Acharei Mot (After the Death) Leviticus/Vayikra 16:1-18:30

Torah Portion Acharei Mot (After the Death) Leviticus/Vayikra 16:1-18:30

Haftorah Reading Ezekiel 22:1-19

Tonight, our Torah portion covers basically two subjects. One is Yom Kippur and the other is sexual relationship that are forbidden for G-d’s people. I want to cover both of these topics tonight.

To begin, I want us to look at Yom Kippur and see what G-d is saying to us in Leviticus/Vayikra 16. I asked you this week to come up with your own definition of the word atonement. In English, this word atonement, comes from the Hebrew word Kippur. This week I read an article that helped me understand this on a deeper level. If we take this word in English and break it apart you will get “at onement.”  Looking at this might help us in our quest for a definition. Atonement puts us at “onement” with G-d. It clears the slate between us and the Father. It allows us to come close to Him by having our sins taken away. Does this remind you of any scripture? John 1:29 says, “Behold the lamb of G-d who takes away the sins of the world.” So, it should help us understand more fully what Yeshua has done and is doing for us.

Shoftim (Judges) D’Varim (Deut.) 16:18-21:9

Torah Portion Shoftim (Judges) D’Varim (Deut.) 16:18-21:9

Haftorah Reading: Yesha’yahu (Isaiah) 51:12-53:12

Today is the first Shabbat of the Hebrew month Elul. This is a period of introspection, self examination and repentance leading up to Yom Kippur. This period has much to teach us. With this in mind, it seems appropriate that we study this portion about the process of setting up judges, courts and even the appointment of kings.

Vayelech (He Went) D’varim(Deut.) 31

Torah Portion:  Vayelech (He Went) D’varim(Deut.) 31

Haftorah Reading: Hosea 14:1-10; Micah 7:18-20, Joel 2:15-27

The Torah portion we are studying tonight is always the portion read right before Yom Kippur. I want us to spend some time talking about Yom Kippur and how this appointed time might speak to us spiritually in our own lives.

This Shabbat is known as “Shabbat Shuvah.” This means the Sabbath of Repentance. The reason for this is found in the verses from Isaiah 55:6-56:8, especially the verses 55:6-7, “Seek the L-rd while He may be found.” This brings up an interesting question. Is there ever a time when He cannot be found? In Jeremiah 7:16 we read, “Therefore do not pray for this, nor lift up a cry or prayer for them, nor make intercession to Me, for I will not hear you.” This same idea appears three more times in Jeremiah 11:14, 14:11, and 15:1. The last being the strongest, “Even if Moshe and Samuel stood before Me.” From these we can see there are times when G-d will not hear.

Acharei Mot (After the Death) Lev 16-18

Torah Portion:  Acharei Mot (After the Death) (Leviticus) Vayikra 16-18

Haftorah Reading: Ezekiel 22:1-19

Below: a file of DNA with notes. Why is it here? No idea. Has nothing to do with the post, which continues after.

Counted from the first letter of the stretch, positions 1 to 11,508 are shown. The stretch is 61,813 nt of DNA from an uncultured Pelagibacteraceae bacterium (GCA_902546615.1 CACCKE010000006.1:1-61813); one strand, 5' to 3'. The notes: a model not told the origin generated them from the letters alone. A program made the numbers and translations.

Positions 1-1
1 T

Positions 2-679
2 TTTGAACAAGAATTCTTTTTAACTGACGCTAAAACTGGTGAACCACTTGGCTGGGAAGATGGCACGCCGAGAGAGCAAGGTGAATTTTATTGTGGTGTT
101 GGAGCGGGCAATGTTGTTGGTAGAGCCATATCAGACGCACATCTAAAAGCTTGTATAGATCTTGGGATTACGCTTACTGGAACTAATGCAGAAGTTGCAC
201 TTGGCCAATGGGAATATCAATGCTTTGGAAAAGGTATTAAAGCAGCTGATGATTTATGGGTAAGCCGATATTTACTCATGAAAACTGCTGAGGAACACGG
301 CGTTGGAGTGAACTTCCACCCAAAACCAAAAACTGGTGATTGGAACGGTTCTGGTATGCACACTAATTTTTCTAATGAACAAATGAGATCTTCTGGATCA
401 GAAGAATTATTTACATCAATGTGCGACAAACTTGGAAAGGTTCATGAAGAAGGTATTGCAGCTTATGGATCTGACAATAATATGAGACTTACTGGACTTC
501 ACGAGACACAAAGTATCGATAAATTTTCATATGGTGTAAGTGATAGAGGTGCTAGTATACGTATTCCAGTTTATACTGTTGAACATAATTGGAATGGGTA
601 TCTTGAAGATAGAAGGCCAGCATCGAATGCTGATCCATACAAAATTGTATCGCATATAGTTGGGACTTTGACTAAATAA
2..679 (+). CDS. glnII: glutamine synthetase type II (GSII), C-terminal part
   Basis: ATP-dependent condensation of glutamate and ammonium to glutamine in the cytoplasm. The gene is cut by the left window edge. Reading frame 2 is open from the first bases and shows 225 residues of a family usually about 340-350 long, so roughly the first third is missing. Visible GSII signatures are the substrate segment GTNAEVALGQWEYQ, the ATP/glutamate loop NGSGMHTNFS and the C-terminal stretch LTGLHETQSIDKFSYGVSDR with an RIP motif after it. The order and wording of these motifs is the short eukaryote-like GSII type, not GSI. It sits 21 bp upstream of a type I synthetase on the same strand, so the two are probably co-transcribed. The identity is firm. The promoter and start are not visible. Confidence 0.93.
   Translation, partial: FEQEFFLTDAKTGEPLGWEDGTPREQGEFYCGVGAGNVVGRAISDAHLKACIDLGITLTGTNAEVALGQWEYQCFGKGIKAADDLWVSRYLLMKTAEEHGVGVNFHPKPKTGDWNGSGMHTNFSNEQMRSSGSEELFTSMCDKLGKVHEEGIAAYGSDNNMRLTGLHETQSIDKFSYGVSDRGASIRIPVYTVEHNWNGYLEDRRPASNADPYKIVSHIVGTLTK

Tonight we look at a Torah portion that covers two main connected points, morality and forgiveness. I want us to look at both of these in some depth. Let’s begin with forgiveness. A large part of this Torah portion has to do with the details of and preparation for the day of Yom Kippur. First, what do the words Yom Kippur mean? Yom is the Hebrew word for day and Kippur is the Hebrew word for covering. This was/is the time to come together as a people and confess their sins and ask G-d to forgive them. This process covered everyone from the greatest to the least. Everyone sought forgiveness on this day. It is mentioned in the New Testament in Acts 27:9 where we see Paul, on his way to Rome, mentioning The Fast which would have been Yom Kippur. So it would seem that the early Jewish believers continued to observe this and the other Biblical holy days.

Nitzavim & Vayelech Deut 29-31

Torah Portion: Nitzavin (Standing) & Vayelech Devarim (Deuteronomy) 29-31

HafTorah: Isaiah 61:10-63:9

Tonight we read a double portion of Torah, Nitzavim – or Stand, and Vayelech or When You Go. These are always read the two weeks before Yom Ha Truah, which in traditional Judaism begins the ten day period of repentance and soul searching leading up to Yom Kippur. It is fitting that they both speak of repentance and our need to allow the light of G-d to be turned on our lives, that we can grasp who we really are before Him as apposed to who we thing we are. I am sure we all can benefit from such a time. We have all experienced the feeling of being alone spiritually, as if G-d has abandoned us.

Acharei Mot Lev. 16-18

Torah Portion: Acharei Mot Leviticus 16-18:30

HafTorah: Ezekiel 22:1-19

Tonight in this Torah section I want us to look at a couple of spiritual points that I think G-d has for us to consider. First, I would like us to look at the Yom Kippur service as set out here in our opening chapter. As part of that service two goats were brought before the High Priest, one for a sacrifice and one to be sent away to “Azazel.” Just a word about Azazel. This is the only place in scripture where this word is used. There is much discussion as to the meaning of Azazel. Maybe the best explanation is found in the word itself. It is made up of two Hebrew words. One word is Az or goat. The other word, azal means that which was sent away.